2 Samuel 12:1-15
12 The Lord sent the prophet Nathan to David. When Nathan came to him, he said, “Two men lived in the same town. One was rich. The other was poor. 2 The rich man had a very large number of sheep and cattle. 3 But all the poor man had was one little female lamb. He had bought it. He raised it. It grew up with him and his children. It shared his food. It drank from his cup. It even slept in his arms. It was just like a daughter to him. 4 “One day a traveler came to the rich man. The rich man wanted to prepare a meal for him. But he didn’t want to kill one of his own sheep or cattle. Instead, he took the little female lamb that belonged to the poor man. Then the rich man cooked it for the traveler who had come to him.” 5 David was very angry with the rich man. He said to Nathan, “The man who did this must die! And that’s just as sure as the Lord is alive. 6 The man must pay back four times as much as that lamb was worth. How could he do such a thing? And he wasn’t even sorry he had done it.” 7 Then Nathan said to David, “You are the man! The Lord, the God of Israel, says, ‘I anointed you king over Israel. I saved you from Saul. 8 I gave you everything that belonged to your master Saul. I even put his wives into your arms. I made you king over all the people of Israel and Judah. And if all of that had not been enough for you, I would have given you even more. 9 Why did you turn your back on what I told you to do? You did what is evil in my sight. You made sure that Uriah, the Hittite, would be killed in battle. You took his wife to be your own. You let the men of Ammon kill him with their swords. 10 So time after time members of your own royal house will be killed with swords. That’s because you turned your back on me. You took the wife of Uriah, the Hittite, to be your own.’ 11 “The Lord also says, ‘I am going to bring trouble on you. It will come from your own family. I will take your wives away. Your own eyes will see it. I will give your wives to a man who is close to you. He will sleep with them in the middle of the day. 12 You committed your sins in secret. But I will make sure that the man commits his sin in the middle of the day. Everyone in Israel will see it.’ ” 13 Then David said to Nathan, “I have sinned against the Lord.” Nathan replied, “The Lord has taken away your sin. You aren’t going to die. 14 But you have dared to show great disrespect for the Lord. So the son who has been born to you will die.” 15 Nathan went home. Then the Lord made David’s child very sick. That was the child David had by Uriah’s wife.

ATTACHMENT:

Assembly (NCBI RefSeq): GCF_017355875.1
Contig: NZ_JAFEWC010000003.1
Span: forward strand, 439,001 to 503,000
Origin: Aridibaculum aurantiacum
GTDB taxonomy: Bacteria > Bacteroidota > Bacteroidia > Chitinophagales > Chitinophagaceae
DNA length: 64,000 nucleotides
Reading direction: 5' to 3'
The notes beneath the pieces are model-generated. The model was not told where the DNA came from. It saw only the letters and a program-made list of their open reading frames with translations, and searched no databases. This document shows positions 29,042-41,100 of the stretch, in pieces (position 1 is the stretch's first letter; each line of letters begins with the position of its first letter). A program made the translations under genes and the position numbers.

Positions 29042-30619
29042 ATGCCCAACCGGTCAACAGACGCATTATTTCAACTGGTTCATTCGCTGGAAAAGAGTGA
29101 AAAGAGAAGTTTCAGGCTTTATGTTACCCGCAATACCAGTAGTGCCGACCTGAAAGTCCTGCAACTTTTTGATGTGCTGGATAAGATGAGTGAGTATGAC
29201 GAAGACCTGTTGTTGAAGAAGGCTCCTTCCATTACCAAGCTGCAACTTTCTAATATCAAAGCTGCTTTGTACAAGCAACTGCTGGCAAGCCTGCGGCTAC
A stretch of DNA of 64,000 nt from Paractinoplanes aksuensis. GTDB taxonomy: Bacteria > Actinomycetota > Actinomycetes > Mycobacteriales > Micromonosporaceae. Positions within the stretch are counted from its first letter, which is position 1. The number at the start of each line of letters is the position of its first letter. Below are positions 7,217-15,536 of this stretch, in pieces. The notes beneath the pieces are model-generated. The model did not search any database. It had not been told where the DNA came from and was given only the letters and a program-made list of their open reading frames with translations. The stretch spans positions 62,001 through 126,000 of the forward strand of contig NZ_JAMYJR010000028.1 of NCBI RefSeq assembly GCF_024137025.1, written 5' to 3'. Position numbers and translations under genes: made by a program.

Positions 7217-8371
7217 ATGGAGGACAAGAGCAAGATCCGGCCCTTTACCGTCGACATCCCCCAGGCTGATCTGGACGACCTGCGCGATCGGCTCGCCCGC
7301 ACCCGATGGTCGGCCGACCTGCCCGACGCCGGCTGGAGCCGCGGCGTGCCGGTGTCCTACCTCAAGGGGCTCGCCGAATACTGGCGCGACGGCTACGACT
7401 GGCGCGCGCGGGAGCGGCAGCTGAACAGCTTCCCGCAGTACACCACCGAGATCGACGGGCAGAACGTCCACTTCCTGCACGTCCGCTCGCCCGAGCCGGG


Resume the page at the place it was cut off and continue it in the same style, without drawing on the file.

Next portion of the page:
At least 9 months had passed from when David sinned against God. The baby, living proof of his contempt for God’s law, had been born. Nathan the prophet brings God’s judgment in a parable, and David condemns himself from his own mouth. The rightful punishment was death. David’s heart is convicted, and he recognises that although his sin meant the death of Uriah, the corruption of Bathsheba, and the condemnation of his son, his sin was against God.
Through repentance David comes back to God to seek mercy and renewal. The beautiful Psalm 51 expresses his need for cleansing, his need for the Holy Spirit, and his yearning to praise.
This sobering passage reminds me that repentance demands a deep down change. The very heart, with its motivations, excuses, justifications, needs to be changed, broken – transformed into a
heart full of praise for our loving, merciful God. He doesn’t write his children off when they stumble. He doesn’t give up on us. He wants to restore us, lavishing his love and blessings on us.
Reflecting on David’s repentance turns my thoughts to my own need to repent – not a very popular activity in these days of “self help” and “well being”. There is no need to carry the guilt any more. The wonderful promise is that he has taken away all our sin through Jesus’ death.
Heavenly Father. You are a God who cleanses, restores, revives, holds on. I am so sorry for those actions, words and thoughts which have dishonoured you. Thank you for your wonderful forgiveness I didn’t deserve. Thank you for Jesus.
Written by Claire Moore